At 11:03 AM, Blogger RPM said...

I'd also like to point out that in order to show that the rearrangements are predetermined one must also show that the elements that promote rearrangments (repetitive sequences or fragile sites) were purposely placed at certain locations in the genome in order to induce rearrangements. Just because certain sites are disproportionately associated with rearrangement breakpoints does not mean that they were designed to induce rearrangements.

At 12:44 PM, Blogger skm said...

"whereas purine to pyrimidine and pyrimidine to pyrimidine mutations are transversions."

Not to be picky, but you mean pyrimidine to purine above. Easy typo.

Great post. Failure on the part of scientists (myself included) to communicate our jargon has contributed to the current state of affairs.

At 2:00 PM, Anonymous John A. Davison said...

The clearly demonstrated fact that certain sites are more prone to rearrangements than others can hardly support the idea of randomness. Those observation speak for themselves. Chromosome restructurings are not and have not been random events. If not random they, by definition, became directed events exactly as the authors of that work have stated. Just as all of ontogeny is internally directed so has all of phylogeney been as well. The primary difference is that phylogeny is for all practical purposes finished. Both proceded by the controlled release and expression of latent preformed blocks of specific information in which chance played no role whatever.

At 8:45 PM, Blogger Mark Nutter said...

John, your objection seems to have been already addressed, quite clearly, by point #1 in RPM's post, "What it means to be random." Randomness does not require that all probabilities be equal, it merely requires that the outcome not be predetermined as far as natural science is able to tell. If you step off of a tall building, the direction you will move is not random; it is predetermined by the acceleration of gravity. If you roll a 20-sided die with 19 black faces and 1 white face, the odds of rolling a black face up are disproportionately higher, but it's still a random roll. The fact that you're much more prone to roll a black face than a white one doesn't change the fact that it's still random, as far as natural science can tell.

At 10:49 PM, Blogger Mike the Mad Biologist said...

Great post! (I'm going to link to it). I would emphasize one more way randomness is often used in conjunction with natural selection. With respect to the outcome of natural selection, mutation is random; mutations don't preferentially occur at 'beneficial' sites. This doesn't mean, as one of your commenters claimed, that all sites will experience the same mutational forces.

At 7:20 AM, Anonymous John A. davison said...

Natural selection, the cornerstone of the Darwinian myth, never had anything to do with creative evolution. It served in the past as it does now only to prevent change. That is why every chickadee looks like every other chickadee and why anyone can identify any living thing without question armed with nothing more than a simple binary key or even a photograph.

The prevention of change was a key element in the evolutionary scenario, because it ensured extinction without which progress could never have been made. There is not a single extant diploid organism on this planet that will ever become anything basically different from what it already is. Evolution, a phenomenon of the past, is competely incompatible with sexual reproduction as every experiment has demonstrated.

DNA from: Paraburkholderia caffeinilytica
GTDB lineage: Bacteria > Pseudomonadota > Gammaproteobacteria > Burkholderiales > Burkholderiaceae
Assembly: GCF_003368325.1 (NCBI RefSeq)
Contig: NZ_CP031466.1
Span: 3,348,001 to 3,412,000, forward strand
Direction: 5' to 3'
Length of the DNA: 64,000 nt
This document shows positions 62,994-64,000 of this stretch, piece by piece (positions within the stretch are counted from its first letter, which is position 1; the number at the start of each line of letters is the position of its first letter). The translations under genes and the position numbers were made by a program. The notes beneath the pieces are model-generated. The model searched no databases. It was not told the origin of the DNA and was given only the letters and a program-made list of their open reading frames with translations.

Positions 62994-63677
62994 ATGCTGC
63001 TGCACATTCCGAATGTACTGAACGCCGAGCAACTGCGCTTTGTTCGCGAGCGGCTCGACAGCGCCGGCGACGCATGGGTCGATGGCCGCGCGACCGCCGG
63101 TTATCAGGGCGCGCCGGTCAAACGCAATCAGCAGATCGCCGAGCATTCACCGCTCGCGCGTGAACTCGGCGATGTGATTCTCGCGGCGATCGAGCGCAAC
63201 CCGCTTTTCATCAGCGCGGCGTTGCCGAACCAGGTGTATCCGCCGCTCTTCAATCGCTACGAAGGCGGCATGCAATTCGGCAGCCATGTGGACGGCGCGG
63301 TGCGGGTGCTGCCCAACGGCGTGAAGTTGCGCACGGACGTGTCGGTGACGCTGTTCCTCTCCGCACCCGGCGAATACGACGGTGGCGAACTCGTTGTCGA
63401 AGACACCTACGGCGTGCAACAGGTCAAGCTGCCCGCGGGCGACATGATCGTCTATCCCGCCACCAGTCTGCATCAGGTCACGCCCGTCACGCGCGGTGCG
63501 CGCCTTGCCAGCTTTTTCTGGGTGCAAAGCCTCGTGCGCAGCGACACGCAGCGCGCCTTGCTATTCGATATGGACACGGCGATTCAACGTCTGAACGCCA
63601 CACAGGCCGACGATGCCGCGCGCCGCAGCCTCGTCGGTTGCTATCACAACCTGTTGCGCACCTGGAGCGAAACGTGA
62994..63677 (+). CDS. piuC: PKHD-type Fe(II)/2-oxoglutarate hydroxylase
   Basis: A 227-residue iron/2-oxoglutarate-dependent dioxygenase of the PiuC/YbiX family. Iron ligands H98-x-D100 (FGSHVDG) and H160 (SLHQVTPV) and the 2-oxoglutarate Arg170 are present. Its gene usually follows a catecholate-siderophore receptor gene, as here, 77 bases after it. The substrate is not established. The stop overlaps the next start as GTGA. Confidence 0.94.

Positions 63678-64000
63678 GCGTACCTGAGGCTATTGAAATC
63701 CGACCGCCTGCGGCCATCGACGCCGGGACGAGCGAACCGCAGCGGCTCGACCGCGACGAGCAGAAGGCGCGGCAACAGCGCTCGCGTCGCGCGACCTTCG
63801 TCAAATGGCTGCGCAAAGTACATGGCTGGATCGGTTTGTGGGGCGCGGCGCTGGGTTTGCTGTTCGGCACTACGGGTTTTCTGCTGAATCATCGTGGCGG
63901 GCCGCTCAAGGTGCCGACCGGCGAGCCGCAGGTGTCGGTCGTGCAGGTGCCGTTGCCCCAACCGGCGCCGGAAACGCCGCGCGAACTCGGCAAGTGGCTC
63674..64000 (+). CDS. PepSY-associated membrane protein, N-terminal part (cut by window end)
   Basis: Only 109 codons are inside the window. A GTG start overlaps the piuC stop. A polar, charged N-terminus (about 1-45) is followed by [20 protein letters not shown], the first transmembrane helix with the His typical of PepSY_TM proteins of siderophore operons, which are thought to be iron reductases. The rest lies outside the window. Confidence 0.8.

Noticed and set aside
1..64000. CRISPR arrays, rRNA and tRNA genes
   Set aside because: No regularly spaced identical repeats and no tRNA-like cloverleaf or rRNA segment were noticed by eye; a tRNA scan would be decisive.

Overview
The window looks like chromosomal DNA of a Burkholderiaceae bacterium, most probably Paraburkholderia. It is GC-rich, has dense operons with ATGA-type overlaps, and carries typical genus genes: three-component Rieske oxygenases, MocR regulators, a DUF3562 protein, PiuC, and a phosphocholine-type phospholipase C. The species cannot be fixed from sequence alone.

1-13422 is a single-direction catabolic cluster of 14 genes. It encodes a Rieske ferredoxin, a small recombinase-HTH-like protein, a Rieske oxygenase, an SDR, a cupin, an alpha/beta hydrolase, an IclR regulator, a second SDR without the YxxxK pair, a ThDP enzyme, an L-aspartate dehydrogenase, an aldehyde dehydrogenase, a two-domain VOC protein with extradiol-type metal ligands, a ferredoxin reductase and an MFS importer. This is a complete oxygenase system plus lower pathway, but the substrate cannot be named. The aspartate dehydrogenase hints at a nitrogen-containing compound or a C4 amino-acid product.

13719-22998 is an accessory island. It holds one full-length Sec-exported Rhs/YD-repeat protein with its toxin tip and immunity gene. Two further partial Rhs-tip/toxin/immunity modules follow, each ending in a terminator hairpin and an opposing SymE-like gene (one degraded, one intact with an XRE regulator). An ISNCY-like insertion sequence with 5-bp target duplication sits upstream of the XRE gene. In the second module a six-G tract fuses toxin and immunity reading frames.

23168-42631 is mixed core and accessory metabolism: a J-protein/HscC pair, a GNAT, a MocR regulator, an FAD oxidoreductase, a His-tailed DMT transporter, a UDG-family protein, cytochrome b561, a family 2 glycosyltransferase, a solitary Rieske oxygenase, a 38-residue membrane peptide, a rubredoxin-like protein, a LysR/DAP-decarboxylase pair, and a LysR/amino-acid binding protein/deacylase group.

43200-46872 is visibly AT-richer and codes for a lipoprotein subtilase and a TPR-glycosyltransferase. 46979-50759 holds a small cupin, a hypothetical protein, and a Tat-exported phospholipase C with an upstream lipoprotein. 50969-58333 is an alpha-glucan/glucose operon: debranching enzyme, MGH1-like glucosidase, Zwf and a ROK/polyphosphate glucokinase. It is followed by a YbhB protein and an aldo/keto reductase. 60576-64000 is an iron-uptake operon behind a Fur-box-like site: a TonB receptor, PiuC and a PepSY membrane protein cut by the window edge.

Evolution WAS emergent, auto-generated, progressive, goal directed and self-terminating exactly as is the development of the individual from a single cell, the fertilized egg. There has been no role for either chance or the environment in directing either ontogeny or phylogeny. Leo Berg realized that in 1922.

"Neither in the one nor in the other is there room for chance."
Nomogenesis, page 134

Some are slow learners. I am not one of them.

At 11:38 AM, Blogger Mark Nutter said...

The flaw in your theory is that natural selection operates outside the organism and its DNA--it has no way of knowing what the "correct" species is. Worse, the external environment does change, sometimes dramatically, which means the natural selective pressures change as well. Natural selection is not going to be a conservative force. It has no detailed information-storage mechanism or error-correction protocol. It's a source of change, not a mechanism for preventing change.

At 4:21 PM, Anonymous John A. Davison said...

All I can say is that you do not agree with St George Jackson Mivart, Henry Fairfield Osborn, Leo Berg, Reginald C. Punnett, Pierre Grasse, Otto Schindewolf and myself all of whom have identified natural selection as a conservative rather than a creative element. Accumulated mutations, virtually all of which are deficiences, have been a primary cause of extinction. The sole role of natural selection was to eliminate as many of these as possible, a process it has been able to carry out only with limited success. The result has been ultimate extinction for the vast majority of all the organisms that ever existed. To claim that mutation and natural selection were creative elements in the evolutionary scenario is unfounded. Now as in the past their function remains entirely conservative. How anyone can continue to claim otherwise escapes me. When the most intensive of natural selection has still not been demonstrated to produce a new species even in the same genus, it is time to come to grips with the reality that it is quite impossible. The last serious attempt was made by Dobzhansky with Drosophila and it is to his credit that he admitted defeat.

At 6:16 PM, Blogger Mark Nutter said...